Teddy Sheean (right) who was killed during
the attack on HMAS Armidale. 044154
Ordinary Seaman Edward Sheean was killed during the attack by Japanese aircraft which sank the Bathurst Class corvette HMAS Armidale in the Arafura Sea on 1 December 1942.
Armidale set out from Darwin for Betano, Timor, on a twofold mission: to take relief troops to Sparrow Force, the Allied presence on Timor, and to bring back withdrawing troops. Under frequent air attacks, the ship was unable to complete its mission and sank within minutes of being hit by two torpedoes. After the order to "abandon ship", Teddy Sheean, although twice wounded, stayed at his post at the aft Oerlikon gun, bringing down an enemy bomber. He was still firing when the ship sank.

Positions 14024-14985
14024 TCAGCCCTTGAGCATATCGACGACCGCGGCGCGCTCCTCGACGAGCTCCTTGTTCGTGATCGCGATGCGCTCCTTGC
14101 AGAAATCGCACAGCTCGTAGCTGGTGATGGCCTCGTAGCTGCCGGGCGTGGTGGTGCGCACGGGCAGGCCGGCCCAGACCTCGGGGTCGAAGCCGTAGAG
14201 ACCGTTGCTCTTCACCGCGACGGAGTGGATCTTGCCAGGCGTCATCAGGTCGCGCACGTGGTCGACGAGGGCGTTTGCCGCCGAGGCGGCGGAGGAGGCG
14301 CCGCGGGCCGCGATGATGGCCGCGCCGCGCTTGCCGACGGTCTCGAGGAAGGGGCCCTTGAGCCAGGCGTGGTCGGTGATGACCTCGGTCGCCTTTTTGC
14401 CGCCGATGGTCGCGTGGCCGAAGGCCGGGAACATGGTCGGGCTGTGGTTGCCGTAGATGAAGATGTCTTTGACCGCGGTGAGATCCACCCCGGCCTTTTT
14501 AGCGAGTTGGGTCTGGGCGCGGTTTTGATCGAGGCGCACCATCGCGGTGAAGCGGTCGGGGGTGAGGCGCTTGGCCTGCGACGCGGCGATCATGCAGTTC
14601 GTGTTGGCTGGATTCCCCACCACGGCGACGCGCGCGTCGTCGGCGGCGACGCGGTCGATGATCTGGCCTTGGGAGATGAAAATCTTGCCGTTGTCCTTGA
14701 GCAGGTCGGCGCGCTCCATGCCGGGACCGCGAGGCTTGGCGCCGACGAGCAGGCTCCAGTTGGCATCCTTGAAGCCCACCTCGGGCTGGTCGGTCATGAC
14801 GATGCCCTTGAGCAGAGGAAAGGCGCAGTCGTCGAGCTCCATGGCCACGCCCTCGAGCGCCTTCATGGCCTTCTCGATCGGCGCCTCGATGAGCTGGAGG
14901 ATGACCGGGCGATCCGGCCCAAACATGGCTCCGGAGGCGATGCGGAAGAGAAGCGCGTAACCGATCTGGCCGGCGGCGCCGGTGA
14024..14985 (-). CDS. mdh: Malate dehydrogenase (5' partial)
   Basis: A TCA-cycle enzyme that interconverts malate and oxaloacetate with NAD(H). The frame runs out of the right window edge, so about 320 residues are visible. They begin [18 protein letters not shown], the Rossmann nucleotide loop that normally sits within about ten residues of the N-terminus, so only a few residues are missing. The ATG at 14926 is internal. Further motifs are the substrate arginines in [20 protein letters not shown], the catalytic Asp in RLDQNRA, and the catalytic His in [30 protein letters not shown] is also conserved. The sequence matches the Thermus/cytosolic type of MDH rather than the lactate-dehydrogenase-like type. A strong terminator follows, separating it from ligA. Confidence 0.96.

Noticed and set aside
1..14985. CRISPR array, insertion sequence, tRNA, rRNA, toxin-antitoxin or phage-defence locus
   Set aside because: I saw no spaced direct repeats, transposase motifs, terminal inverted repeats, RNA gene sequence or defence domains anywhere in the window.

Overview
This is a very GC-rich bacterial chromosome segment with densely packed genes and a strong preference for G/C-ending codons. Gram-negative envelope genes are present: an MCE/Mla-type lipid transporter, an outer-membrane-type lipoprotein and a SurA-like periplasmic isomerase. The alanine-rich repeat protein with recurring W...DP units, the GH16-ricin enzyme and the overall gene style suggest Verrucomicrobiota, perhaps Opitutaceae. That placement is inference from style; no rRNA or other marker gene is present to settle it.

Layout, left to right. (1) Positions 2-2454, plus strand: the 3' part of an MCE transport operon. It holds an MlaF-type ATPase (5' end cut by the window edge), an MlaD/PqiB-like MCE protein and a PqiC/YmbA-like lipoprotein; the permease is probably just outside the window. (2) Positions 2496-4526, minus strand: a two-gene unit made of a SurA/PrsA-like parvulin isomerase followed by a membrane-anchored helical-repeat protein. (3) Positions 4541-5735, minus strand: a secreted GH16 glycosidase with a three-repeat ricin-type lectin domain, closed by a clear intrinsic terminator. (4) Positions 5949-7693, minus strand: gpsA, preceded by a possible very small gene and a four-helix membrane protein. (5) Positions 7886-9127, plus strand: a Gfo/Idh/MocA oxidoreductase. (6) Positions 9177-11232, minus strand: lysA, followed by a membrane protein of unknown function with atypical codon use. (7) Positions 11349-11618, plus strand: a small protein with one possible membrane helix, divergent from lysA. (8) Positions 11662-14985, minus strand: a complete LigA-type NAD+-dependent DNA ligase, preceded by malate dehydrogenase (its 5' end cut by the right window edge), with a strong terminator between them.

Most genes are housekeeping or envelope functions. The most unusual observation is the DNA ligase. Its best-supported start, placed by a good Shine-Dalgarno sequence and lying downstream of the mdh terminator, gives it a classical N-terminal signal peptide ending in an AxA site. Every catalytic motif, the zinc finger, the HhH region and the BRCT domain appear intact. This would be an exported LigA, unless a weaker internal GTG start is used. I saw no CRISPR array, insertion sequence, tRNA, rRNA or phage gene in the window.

Of the 149 men on board, 47 died when Armidale was attacked and only 49 were eventually rescued a week after the sinking.
Sheean was posthumously Mentioned in Despatches "for bravery and devotion to duty when HMAS Armidale was lost." In May 1999 Sheean was honoured by the Royal Australian Navy when Collins Class Submarine No. 5 was named HMAS Sheean. This is the first occasion on which a RAN vessel has been named after an ordinary seaman.
In 1987 the Royal Australian Navy Corvettes Association erected a plaque in memory of Sheean in Corvettes' Corner at Shropshire Park, Ulverstone, Tasmania.